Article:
Another area of success for Israel is the Nobel Peace Prize. The country boasts the highest number of winners per capita.
Costa Rica doesn't have an army, so it invests in education instead — and receives a high rate of return. Outshining the U.S., Costa Rica boasts a 96% literacy rate. In fact, it has the highest rate in Latin America and one of the highest in the world. In the U.S., the rate is only 86%.
Costa Rica also exceeds the U.S. in happiness. The World Happiness Report ranks the country as the No. 12 happiest nation on Earth, while the U.S. ranks No. 20. Why are people so happy there? Maybe it's the magnificent coffee or unmatched nature. Maybe it's the higher gender equality and the notable health care system. Maybe it’s all the above and more.
The land of "the Outback," Australia, is home to the famous Sydney Opera House and the Great Barrier Reef. It's also known for its low crime rates. For instance, Australia's murder rate is one person per 100,000, while the U.S. rate is 4.88 people per 100,000.
In addition, the country has a stronger quality of life due to its world-class education and health care system. Minimum wage is another area where Australia does better than the rest of the world. In fact, the country kicks every country’s butt, with a minimum wage of $14.56 an hour.
The Organisation for Economic Co-operation and Development found 82 percent of Austrians feel more success, rest and enjoyment in a day than negative experiences. Austria has the best quality of life in the world, so it's no surprise that residents feel so happy.
Austria earned this high recognition due to fresh air, affordable rents, vibrant culture and especially low crime rates. Most residents don’t worry about theft, muggings and assaults. Austrians also feel safe walking home late at night. With a homicide rate of 0.61 per 100,000 population, the nation has one of the lowest rates on Earth.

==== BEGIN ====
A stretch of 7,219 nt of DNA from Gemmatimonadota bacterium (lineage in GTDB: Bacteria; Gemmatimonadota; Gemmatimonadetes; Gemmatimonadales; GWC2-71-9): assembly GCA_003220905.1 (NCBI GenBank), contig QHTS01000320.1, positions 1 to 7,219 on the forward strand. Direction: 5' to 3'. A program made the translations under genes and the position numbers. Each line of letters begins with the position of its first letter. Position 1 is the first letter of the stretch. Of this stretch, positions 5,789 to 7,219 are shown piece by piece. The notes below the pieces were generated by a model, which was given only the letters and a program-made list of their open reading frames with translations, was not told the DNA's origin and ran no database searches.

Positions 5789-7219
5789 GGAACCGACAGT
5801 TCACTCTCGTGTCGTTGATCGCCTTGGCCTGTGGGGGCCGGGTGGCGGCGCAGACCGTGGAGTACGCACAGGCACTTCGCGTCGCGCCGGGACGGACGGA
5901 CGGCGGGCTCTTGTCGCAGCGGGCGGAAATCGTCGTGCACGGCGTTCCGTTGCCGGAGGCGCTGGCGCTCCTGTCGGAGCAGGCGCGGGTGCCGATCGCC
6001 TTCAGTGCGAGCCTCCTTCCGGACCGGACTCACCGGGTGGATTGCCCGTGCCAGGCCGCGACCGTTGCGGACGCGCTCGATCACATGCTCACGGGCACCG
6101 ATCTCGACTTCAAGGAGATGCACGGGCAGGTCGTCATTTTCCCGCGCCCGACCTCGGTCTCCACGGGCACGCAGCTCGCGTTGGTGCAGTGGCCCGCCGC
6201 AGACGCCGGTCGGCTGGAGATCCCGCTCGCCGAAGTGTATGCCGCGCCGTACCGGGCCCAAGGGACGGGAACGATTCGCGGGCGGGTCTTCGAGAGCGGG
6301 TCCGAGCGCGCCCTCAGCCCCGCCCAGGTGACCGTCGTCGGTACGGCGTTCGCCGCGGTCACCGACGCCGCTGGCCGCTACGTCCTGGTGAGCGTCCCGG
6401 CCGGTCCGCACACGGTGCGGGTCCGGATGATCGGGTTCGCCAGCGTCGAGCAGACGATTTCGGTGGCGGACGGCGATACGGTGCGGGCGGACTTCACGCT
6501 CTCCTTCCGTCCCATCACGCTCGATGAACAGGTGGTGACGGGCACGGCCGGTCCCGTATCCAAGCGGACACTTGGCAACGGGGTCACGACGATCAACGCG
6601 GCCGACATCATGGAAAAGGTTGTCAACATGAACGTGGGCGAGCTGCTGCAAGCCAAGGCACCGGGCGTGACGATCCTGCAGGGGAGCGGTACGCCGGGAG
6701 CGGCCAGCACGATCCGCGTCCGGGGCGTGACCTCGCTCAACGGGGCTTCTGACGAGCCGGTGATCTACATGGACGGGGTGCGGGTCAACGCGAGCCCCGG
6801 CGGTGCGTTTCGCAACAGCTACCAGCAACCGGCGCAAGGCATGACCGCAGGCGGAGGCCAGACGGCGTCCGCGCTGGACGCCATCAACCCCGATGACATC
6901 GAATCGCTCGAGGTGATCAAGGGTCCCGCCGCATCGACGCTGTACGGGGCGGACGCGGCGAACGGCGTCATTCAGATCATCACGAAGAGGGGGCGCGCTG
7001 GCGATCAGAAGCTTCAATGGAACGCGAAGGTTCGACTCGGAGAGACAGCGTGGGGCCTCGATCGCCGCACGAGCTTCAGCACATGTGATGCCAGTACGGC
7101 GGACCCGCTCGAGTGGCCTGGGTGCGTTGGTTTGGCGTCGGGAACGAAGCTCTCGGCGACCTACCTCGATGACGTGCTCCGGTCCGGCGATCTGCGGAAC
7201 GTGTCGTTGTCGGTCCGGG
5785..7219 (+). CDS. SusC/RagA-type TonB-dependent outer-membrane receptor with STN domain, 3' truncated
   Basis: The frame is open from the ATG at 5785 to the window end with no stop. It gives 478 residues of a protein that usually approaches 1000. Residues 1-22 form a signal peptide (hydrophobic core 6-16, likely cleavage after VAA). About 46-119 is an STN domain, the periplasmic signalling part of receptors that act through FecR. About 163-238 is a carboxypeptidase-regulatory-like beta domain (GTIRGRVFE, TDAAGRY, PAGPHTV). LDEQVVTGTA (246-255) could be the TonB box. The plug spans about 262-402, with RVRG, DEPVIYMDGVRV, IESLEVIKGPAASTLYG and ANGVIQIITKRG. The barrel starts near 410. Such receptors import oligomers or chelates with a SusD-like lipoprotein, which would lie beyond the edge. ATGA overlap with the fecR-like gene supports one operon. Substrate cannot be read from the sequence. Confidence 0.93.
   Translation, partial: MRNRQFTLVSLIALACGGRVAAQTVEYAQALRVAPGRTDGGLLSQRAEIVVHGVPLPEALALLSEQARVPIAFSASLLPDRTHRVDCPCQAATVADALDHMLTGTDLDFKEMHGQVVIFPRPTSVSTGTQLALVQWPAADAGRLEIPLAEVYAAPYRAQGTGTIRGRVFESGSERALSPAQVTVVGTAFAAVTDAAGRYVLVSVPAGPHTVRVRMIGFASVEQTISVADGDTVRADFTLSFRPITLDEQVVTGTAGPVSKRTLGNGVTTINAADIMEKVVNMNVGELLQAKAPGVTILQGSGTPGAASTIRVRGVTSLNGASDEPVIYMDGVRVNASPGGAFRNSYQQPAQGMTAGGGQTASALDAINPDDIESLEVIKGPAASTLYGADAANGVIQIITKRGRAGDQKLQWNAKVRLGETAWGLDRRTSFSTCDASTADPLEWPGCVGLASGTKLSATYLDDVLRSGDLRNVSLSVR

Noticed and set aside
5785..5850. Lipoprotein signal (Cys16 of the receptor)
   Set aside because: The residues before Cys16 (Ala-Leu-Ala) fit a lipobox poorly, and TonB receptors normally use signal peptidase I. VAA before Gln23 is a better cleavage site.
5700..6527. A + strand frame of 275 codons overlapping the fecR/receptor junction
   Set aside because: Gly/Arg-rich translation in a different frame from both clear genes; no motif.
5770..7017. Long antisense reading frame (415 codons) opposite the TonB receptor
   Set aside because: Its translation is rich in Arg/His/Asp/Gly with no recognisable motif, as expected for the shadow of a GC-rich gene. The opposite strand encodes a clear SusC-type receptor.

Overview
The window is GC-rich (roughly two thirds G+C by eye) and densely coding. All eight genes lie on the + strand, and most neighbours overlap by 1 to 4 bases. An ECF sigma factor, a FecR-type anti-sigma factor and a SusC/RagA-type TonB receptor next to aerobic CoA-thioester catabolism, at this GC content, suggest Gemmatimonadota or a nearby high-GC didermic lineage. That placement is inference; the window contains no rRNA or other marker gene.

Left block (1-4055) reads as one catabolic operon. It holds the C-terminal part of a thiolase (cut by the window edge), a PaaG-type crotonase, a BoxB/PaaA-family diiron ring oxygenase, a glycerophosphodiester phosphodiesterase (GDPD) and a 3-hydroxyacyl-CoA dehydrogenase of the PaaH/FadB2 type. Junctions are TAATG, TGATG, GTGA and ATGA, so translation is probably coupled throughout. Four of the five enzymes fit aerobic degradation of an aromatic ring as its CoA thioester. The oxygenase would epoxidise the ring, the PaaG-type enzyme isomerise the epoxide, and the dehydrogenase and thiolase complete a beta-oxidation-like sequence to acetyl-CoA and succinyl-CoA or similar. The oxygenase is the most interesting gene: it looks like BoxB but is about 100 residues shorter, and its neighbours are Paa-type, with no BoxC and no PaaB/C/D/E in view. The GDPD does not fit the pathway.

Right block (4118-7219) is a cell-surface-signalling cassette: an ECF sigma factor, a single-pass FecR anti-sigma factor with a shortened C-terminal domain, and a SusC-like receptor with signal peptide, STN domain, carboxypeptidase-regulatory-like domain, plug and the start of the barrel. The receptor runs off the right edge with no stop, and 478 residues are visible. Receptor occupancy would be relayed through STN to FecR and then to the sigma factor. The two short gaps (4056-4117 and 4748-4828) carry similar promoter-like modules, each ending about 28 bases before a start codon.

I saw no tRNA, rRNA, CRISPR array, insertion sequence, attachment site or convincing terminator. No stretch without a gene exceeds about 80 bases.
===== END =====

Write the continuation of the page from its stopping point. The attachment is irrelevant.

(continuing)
Known for maple syrup, ice hockey and a champion NBA team, Canada has the best reputation internationally. Canadians are generally a cheery nation, thanks to clean air, free health care, excellent public education, diversity and nature galore (31,752 lakes, just for starters).
With a great education system, Canadians also score higher in reading, math and science than Americans. According to the OECD, Canadian teenagers are among the best educated in the world. An extremely low crime rate also contributes to the nation's happiness. Many Canadians report feeling safe and not worrying about mass shootings, homicide, robbery or walking outside alone at night.
Many people know New Zealand as the filming location of The Lord of the Rings, but there's so much more to it. As the home of a record-winning rugby team, New Zealand does many things better than every other country. There's even Pokemon on some of the nation's currency!
Ranking at No. 8 for the happiest nation in the world, New Zealand pleases its residents by providing a relaxing and welcoming environment. How could you not be happy with breathtaking landscapes everywhere, guaranteed paid time off and a high minimum wage?
Sweden often makes headlines for being a great place to live. For instance, the nation has superior social support and a great life expectancy, so it's no secret that it's full of cheerful residents. Holding the No. 7 spot for the happiest country, Sweden seems to have perfected quality of life and the concept of work-life-balance.